September Post: Meet our new Executive Director

By:  Gyl Switzer, Executive Director

Wow!  So much to learn!  I am beyond thrilled to be the new Executive Director of Texas Gun Sense.  One of the most important public health issues in Texas and across the country is gun violence.  Very early on as Executive Director I will share some thoughts here as well as highlight some career milestones.  I intend for my next blog post to be a report of a success or two.

New Orleans is one of the most wonderful places in the country.  People are friendly.  The food is amazing.  The city has a certain rhythm that feeds incredible music.  The architecture reveals the rich and long history of the city.  The city also has one of the highest rates of gun violence in the country.  I grew up in NOLA and went to college there.  Most of my large family is still there.  My husband and children and I travel there several times a year.   The gun violence casts a long shadow over the city and I long to be part of nationwide action by committed folks in each state that can lead to innovations and interventions that can help Texas, Texas communities, and perhaps spill across the Sabine.

Like too many others, I came to Austin for graduate school and stayed!  I worked as a civil rights investigator while I earned a Masters in Public Affairs from the University of Texas LBJ School.  Gun violence is a civil rights issue—it disproportionately affects certain demographic categories.  For example, African American men gun deaths far exceed gun deaths in other groups.

Strategic planning, data analysis, policy development, public education, and political activity are public health tools that can be brought to bear on gun violence.   To summarize, a public health approach includes five key components.[1]  The approach is population-based and it focuses on prevention.  It is a systems approach.  The focus of public health interventions is broad and inclusive and emphasizes shared responsibility over blame. 

I believe TGS has an imperative to continue to lead among its supporters, other advocates, and a broad range of other stakeholders to address gun violence with a public health approach.  For many years I worked at the Texas Department of Health (TDH) on public health data analysis, strategic planning and policy development rooted in public health principles.  While I worked at the Department I earned a Master of Public Health and I was sold on the population-based approach to serious community and statewide challenges.  After TDH, I worked at the Williamson County and Cities Health District as Director of Planning and Public Information where co-workers and community members taught me lots about public health!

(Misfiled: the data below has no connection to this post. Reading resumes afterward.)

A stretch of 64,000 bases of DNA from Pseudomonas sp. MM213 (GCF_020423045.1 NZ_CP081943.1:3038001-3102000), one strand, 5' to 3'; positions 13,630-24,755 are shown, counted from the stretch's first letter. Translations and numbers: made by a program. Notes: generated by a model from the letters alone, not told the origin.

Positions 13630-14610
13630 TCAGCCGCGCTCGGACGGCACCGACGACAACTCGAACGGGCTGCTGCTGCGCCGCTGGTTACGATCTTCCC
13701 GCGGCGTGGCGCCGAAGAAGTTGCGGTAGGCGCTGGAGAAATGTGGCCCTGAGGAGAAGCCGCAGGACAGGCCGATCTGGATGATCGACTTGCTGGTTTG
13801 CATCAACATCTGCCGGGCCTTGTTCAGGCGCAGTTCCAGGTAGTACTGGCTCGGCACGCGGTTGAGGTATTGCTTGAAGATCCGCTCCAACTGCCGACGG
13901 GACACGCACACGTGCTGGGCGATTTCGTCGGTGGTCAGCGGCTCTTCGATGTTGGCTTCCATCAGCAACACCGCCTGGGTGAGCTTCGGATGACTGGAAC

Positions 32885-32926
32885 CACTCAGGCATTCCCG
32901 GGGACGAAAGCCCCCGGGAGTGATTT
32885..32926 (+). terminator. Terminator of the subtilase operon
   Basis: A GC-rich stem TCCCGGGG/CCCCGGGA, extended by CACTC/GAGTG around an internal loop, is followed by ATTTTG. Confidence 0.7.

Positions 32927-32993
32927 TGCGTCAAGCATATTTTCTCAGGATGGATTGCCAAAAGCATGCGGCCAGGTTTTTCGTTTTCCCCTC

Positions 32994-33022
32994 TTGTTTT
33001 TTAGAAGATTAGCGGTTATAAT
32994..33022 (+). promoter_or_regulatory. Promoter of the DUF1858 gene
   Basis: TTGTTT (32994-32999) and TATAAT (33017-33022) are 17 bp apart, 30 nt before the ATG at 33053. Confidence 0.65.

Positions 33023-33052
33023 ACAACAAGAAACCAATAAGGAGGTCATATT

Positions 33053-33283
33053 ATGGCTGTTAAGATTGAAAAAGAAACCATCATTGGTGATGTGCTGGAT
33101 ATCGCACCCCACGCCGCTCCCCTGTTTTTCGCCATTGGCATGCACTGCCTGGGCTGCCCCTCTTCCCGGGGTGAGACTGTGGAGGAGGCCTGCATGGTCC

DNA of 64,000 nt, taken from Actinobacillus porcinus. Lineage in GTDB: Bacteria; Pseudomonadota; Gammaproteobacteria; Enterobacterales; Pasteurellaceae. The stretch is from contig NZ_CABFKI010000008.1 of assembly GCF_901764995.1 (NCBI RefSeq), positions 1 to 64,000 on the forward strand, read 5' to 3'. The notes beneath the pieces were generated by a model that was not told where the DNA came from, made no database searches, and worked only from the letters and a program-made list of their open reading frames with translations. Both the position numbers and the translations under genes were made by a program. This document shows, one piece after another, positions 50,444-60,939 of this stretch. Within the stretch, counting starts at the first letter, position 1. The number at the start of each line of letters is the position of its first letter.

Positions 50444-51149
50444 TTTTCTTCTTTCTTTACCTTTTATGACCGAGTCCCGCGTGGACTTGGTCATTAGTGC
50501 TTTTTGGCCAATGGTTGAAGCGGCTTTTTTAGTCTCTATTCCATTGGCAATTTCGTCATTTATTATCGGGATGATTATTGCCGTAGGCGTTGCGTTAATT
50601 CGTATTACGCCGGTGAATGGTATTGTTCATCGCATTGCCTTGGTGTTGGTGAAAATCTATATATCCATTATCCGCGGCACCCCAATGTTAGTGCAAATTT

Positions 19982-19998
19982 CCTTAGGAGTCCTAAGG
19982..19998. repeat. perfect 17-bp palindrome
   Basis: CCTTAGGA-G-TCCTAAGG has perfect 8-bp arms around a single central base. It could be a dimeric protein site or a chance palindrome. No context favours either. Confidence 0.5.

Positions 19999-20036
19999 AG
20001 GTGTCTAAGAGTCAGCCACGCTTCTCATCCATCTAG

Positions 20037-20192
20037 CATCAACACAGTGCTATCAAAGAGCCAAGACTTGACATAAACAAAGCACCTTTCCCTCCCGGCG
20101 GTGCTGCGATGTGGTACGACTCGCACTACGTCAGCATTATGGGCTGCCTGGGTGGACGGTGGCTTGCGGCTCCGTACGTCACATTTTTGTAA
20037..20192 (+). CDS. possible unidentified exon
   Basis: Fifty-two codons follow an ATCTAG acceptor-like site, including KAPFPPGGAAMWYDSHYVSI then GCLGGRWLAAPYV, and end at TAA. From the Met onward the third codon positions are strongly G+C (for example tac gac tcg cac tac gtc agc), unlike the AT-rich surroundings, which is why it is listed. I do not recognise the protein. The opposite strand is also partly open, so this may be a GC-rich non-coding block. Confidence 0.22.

For the past nine years, I served as Public Policy Director at Mental Health America of Texas (MHAT).  I had the opportunity there to work with TGS and the former Executive Director, Andrea Brauer, on gun violence issues that often overlap with mental health issues.  TGS has been a force to reckon with at the Capitol and I look forward to continuing that work.  Shout out to Andrea and the TGS board for their work. 

One of the most important and most challenging issues I worked on at MHAT was suicide prevention.  I encountered so many folks who have been impacted by the death of a loved one—too often using firearms.  I am humbled and motivated by the folks who have shared their stories with me.  I carry their stories with me. 

A core principle of public health is that injuries and accidents are preventable—including gun violence.  TGS and colleagues must invest in the goal of prevention while making important steps to reduction. 

Let’s carry the stories of the individuals and communities impacted by gun violence with us all.  Gun violence is preventable and TGS will continue to work tirelessly to prevent it, we invite your participation in these efforts.

Contact Gyl Switzer: or (512) 903-4186




  • [1] Hemenway, D, Miller, M. Public Health Approach to the Prevention of Gun Violence. NEJM 2013; N Engl J Med 2013; 368:2033-2035


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